<li>You can use the built-in monitor feature in Loopback. To do this, click on the monitor icon next to the device name, and select an output device from the list. You can also adjust the volume level of the monitor by dragging the slider.</li>


<li>You can use another application that accepts audio input, such as QuickTime Player, Audacity, or GarageBand. To do this, select your Loopback device as the input source in the application's audio settings, and then play or record the audio.</li>


<li>You can use Audio Hijack to monitor the audio from your Loopback devices. To do this, create a new session in Audio Hijack, add a Loopback device as a source, and add an output device as an output. You can also add effects or filters to your audio if you want.</li>


</ul>


<h3>How can I troubleshoot Loopback issues?</h3>


<p>If you encounter any issues with Loopback, such as no sound, distorted sound, or incompatible applications, you can try some of the following steps to troubleshoot them:</p>


<ul>


<li>Make sure that you have the latest version of Loopback installed on your Mac. You can check for updates in Loopback's preferences window, or download the latest version from the official website.</li>


<li>Make sure that you have selected the correct input and output devices in your applications' audio settings. You can also try restarting your applications or your Mac if the settings are not applied correctly.</li>


<li>Make sure that you have configured your virtual devices correctly in Loopback's interface. You can also try removing and adding sources, adjusting volume levels, muting or soloing channels, panning left or right, and applying effects or filters to your audio.</li>


<li>Make sure that you have adjusted the buffer size and sample rate of your virtual devices in Loopback's preferences window. A lower buffer size and a higher sample rate may reduce latency, but they may also increase CPU usage and cause glitches or dropouts. A higher buffer size and a lower sample rate may increase latency, but they may also reduce CPU usage and improve stability. You need to find the optimal balance for your setup and needs.</li>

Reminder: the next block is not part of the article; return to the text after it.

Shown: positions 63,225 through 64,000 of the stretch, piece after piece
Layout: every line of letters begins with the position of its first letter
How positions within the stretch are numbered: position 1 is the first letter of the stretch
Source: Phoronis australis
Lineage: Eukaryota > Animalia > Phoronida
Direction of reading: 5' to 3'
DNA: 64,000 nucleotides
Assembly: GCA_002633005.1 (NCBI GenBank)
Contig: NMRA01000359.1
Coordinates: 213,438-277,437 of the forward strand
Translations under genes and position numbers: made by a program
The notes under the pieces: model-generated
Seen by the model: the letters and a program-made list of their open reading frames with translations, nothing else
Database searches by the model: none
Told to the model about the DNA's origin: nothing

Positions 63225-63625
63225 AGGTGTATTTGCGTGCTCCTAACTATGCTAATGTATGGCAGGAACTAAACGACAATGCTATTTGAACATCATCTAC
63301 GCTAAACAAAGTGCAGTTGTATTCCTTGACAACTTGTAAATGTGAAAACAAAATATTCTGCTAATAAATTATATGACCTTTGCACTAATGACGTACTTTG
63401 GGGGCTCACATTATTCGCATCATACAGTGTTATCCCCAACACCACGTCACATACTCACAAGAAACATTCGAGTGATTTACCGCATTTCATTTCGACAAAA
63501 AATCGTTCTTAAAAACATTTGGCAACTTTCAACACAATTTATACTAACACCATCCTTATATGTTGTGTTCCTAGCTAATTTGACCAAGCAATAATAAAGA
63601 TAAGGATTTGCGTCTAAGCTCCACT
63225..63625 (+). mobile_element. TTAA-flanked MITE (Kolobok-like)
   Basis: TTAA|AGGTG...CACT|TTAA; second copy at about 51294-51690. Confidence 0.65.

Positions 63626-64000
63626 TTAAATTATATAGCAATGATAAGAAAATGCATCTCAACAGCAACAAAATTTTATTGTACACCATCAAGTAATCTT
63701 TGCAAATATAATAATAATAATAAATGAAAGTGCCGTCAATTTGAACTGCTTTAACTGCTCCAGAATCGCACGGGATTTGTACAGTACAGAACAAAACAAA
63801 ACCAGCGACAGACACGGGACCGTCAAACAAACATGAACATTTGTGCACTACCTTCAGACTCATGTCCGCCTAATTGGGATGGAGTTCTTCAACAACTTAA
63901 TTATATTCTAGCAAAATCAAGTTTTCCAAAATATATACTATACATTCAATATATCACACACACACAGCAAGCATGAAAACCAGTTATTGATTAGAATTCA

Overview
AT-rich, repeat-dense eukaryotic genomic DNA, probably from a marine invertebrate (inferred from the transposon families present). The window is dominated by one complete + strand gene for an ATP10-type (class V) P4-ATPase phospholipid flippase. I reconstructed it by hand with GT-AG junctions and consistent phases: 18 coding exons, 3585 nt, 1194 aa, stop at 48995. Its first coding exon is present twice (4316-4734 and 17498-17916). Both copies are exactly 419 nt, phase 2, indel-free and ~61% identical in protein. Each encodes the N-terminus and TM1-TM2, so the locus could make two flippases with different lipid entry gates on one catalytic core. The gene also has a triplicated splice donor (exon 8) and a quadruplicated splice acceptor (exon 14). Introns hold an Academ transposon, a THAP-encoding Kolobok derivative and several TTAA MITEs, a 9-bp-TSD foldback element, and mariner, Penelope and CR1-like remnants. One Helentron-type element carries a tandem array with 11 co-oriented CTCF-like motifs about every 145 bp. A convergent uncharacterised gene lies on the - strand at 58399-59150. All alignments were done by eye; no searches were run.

<li>Make sure that you have used headphones or earphones instead of speakers when using Loopback. This may prevent feedback or echo issues that may occur when the audio from your speakers is picked up by your microphone and sent back to your speakers.</li>


<li>Make sure that you have used a noise gate or a noise suppression effect on your microphone input to reduce background noise or feedback. You can do this with Audio Hijack or other audio processing software.</li>


</ul>


<p>If none of these steps solve your issue, you can contact Rogue Amoeba's support team via email or phone. They are available Monday through Friday, from 9 AM to 5 PM Eastern Time. They are friendly and helpful, and they will try their best to assist you with your issue.</p>


<h3>How can I get more out of Loopback?</h3>


<p>If you want to get more out of Loopback, you can try